bg287

csc110: 2010 02 25

Posted in csc110 by bnmng on 2010 02/25

Assignment: Read Chapter 5 of Bronson

Subjects:

if… else

Nested if … else

Switch

While Loop.

Review from previous notes.

Evaluating results of and (&&) or (||), less than (<), equal to (==), and not (!).

We looked at precidence rules.

Short circuiting. If you have a false on an &&, or a true on a nor, than the rest of the expression is not evaluated.

Looking at decisions.

On the screen, Prof. Sterling showed some examples of making blocks, and what happens if you're not careful about placing blocks.

If you want something like
if (a==b)
{
cout << “a equals b\n”;
}
else
{
cout << “a does not equal b\n”;
}

You can write it like it is above, or you can write
if (a==b)
cout << “a equals b\n”;
else
cout << “a does not equal b\n”;

The second example works only if there is only one statement after the [if] or [else]. An example of a mistake would be:
if (a==b)
cout << “a equals b\n”;
else
cout << “Too bad,”;
cout << “a does not equal b\n”;

The last line, “a does not equal b\n”; will run either way because it is not directly under the else. But bracketing fixes the problem:
if (a==b)
{

cout << “a equals b\n”;
cout << “very nice, ”;
}
else
{
cout << “Too bad,”;
cout << “a does not equal b\n”;
}
Without bracketing, an [else] goes with the nearest preceding [if] which doesn't already have an [else]. With bracketing, you can control which if the else belongs to.

On a different subject, Prof. Sterling placed this on the board:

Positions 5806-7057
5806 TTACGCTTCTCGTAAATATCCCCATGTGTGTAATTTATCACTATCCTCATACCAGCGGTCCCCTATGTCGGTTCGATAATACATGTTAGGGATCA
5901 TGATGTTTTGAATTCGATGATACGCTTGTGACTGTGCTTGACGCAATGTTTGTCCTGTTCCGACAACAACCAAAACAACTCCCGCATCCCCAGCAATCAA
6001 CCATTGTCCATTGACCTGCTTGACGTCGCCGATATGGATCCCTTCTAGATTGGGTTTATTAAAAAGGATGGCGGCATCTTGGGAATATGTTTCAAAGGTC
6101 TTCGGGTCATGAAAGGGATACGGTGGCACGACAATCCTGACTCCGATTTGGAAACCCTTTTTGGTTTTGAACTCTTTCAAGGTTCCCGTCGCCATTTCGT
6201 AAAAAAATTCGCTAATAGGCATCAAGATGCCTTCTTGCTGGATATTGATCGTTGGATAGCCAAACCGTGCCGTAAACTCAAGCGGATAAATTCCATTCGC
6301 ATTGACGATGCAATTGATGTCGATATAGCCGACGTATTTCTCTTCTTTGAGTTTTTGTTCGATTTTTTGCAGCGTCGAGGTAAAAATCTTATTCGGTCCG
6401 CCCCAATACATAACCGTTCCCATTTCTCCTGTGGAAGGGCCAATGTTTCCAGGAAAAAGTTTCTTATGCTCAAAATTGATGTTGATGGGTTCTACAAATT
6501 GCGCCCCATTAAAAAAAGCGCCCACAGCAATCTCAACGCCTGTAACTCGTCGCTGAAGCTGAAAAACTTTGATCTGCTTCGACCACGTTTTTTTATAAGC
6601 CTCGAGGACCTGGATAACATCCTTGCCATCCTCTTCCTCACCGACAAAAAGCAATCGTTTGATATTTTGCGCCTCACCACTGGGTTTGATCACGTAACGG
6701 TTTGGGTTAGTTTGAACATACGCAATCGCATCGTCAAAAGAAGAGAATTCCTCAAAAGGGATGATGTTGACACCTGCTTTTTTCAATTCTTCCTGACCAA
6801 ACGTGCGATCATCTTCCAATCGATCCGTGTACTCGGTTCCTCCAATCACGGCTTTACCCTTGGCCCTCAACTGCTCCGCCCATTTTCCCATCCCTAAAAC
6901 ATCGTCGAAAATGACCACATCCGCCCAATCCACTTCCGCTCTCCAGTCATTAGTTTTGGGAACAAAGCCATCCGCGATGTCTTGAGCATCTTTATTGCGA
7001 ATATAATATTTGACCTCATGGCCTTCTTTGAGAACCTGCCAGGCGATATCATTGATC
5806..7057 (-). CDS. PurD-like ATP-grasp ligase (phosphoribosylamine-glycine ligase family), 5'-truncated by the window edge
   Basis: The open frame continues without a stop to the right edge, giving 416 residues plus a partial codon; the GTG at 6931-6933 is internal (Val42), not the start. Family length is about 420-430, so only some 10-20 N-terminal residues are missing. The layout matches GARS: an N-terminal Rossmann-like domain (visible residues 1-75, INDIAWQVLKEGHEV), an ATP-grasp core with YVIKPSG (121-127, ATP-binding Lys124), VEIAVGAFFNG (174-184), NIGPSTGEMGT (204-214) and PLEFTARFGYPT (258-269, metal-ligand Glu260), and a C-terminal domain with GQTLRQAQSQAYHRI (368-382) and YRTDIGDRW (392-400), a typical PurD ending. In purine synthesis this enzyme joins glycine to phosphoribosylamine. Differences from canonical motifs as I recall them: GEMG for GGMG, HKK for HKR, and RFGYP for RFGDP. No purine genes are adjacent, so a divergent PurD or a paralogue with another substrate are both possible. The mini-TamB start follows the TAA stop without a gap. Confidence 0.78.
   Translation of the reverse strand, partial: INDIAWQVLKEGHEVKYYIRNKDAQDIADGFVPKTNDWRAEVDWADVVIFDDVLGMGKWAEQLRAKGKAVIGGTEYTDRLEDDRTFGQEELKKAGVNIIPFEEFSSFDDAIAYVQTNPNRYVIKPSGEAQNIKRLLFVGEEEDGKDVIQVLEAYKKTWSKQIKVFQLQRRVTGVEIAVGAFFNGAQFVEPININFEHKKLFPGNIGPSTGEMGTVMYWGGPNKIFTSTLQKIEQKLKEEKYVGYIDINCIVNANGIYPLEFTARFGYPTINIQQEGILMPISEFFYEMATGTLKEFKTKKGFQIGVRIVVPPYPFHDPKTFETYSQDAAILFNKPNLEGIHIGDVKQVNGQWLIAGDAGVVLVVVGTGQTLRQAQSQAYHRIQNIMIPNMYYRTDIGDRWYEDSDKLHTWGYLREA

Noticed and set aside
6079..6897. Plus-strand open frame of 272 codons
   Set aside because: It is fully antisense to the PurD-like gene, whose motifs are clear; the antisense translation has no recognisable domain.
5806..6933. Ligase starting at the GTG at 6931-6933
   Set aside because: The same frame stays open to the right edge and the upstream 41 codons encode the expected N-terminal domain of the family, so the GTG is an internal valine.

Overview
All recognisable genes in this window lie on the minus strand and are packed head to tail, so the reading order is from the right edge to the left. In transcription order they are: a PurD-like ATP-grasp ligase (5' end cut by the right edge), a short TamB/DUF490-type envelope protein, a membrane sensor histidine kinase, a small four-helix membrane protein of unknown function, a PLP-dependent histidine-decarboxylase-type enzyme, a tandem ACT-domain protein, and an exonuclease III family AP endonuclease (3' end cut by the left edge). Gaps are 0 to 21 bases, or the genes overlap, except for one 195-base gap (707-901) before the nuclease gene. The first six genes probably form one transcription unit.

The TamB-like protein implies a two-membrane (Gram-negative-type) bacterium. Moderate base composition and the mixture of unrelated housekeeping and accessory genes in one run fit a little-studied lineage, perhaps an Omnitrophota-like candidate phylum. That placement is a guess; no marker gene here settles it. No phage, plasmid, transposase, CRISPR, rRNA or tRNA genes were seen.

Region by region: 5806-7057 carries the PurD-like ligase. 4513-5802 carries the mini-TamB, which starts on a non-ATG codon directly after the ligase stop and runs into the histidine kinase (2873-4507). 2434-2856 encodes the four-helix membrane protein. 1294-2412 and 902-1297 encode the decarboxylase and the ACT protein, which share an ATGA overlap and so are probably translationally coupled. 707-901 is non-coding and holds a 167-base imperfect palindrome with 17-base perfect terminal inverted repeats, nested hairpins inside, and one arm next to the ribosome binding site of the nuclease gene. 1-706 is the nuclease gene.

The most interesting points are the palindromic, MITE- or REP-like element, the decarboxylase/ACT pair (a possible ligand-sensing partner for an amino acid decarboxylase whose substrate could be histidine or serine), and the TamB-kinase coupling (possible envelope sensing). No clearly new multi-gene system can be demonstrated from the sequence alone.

error=false;
!error;
cout << error << '\n';

This will print “0” because the !error didn't change the value of error.
If you wanted to change the value, you should use error = !error;

Talking about switches and comparison operators.
Switch can only compare constants.
Make sure you put breaks with your switch command.
Prof Sterling doesn't like Switch statements, he'd rather use if/elses.

Repetition.
While, for, do while

while (i<=5);

This loop passes the test in terms of syntax, but probably won't do what you want. There is an implied null statement, or nop, between the last paren and the semicolon. If I is less than 5, this will lock in an endless loop.

For a loop to work, it has to halt and it has to execute code.

Note: Remember to initialize variables. You have to do this before any assignment that includes the variable on the right side of the equation.

A while look will technically work without brackets, but probably won't do what you want.

While (i<=n)
i++;
cout<<i<<endl;

This will work. It will add one to i until i = n, then print i. If you wanted to to print i every time, you need to put both statements in brackets.
While (i<=n)
{
i++;
cout<<i<<endl;
}
Professor Sterling gave several examples of errors made in while loops and if blocks. I didn't write them all down..

Advertisements

2 Responses

Subscribe to comments with RSS.

  1. valcpp said, on 2010 03/01 at 22:30

    have you looked at question 1 in sec 4.3?… i cant really figure out how to write that one!

    • bnmng said, on 2010 03/02 at 01:13

      Hi,

      You’ll be writing a program that’s similar to 4.5. At least the if/else structure will be similar, but the statements will be different. The phrasing: “converts the number grade to an equivalent letter grade” may be confusing. All you need to do is something like this:

      if (numgrade >=90)
      ltrgrade=”A”; // A 90 or above is an A
      else if (numgrade >=80) // Don’t have to ask if it’s less than 90.
      ltrgrade=”B”; // An 80 or above (if it’s not an A) is a B


Leave a Reply

Fill in your details below or click an icon to log in:

WordPress.com Logo

You are commenting using your WordPress.com account. Log Out / Change )

Twitter picture

You are commenting using your Twitter account. Log Out / Change )

Facebook photo

You are commenting using your Facebook account. Log Out / Change )

Google+ photo

You are commenting using your Google+ account. Log Out / Change )

Connecting to %s

%d bloggers like this: